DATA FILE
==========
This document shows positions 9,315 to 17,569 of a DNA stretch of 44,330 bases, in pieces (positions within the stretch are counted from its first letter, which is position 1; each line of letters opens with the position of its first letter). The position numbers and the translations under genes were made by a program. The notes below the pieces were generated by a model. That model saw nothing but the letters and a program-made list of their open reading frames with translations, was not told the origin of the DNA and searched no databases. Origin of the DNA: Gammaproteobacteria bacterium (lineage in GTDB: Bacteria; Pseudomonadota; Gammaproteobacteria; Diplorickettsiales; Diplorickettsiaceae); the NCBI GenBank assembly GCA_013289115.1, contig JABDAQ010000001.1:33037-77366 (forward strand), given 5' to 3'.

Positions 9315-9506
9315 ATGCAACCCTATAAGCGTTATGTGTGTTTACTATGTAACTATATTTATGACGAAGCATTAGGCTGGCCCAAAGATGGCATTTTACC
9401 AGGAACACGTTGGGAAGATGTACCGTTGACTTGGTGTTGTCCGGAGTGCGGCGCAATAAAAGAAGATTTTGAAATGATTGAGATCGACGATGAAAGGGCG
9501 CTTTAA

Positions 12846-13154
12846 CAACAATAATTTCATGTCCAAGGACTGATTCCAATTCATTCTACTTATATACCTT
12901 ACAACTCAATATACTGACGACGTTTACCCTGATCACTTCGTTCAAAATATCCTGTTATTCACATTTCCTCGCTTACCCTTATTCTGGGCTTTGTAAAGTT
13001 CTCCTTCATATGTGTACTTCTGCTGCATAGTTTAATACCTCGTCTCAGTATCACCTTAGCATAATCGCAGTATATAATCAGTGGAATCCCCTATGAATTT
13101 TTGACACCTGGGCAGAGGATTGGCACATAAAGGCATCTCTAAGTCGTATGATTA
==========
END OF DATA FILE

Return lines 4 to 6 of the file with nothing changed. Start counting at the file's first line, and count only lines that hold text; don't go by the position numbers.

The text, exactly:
9401 AGGAACACGTTGGGAAGATGTACCGTTGACTTGGTGTTGTCCGGAGTGCGGCGCAATAAAAGAAGATTTTGAAATGATTGAGATCGACGATGAAAGGGCG
9501 CTTTAA

Positions 12846-13154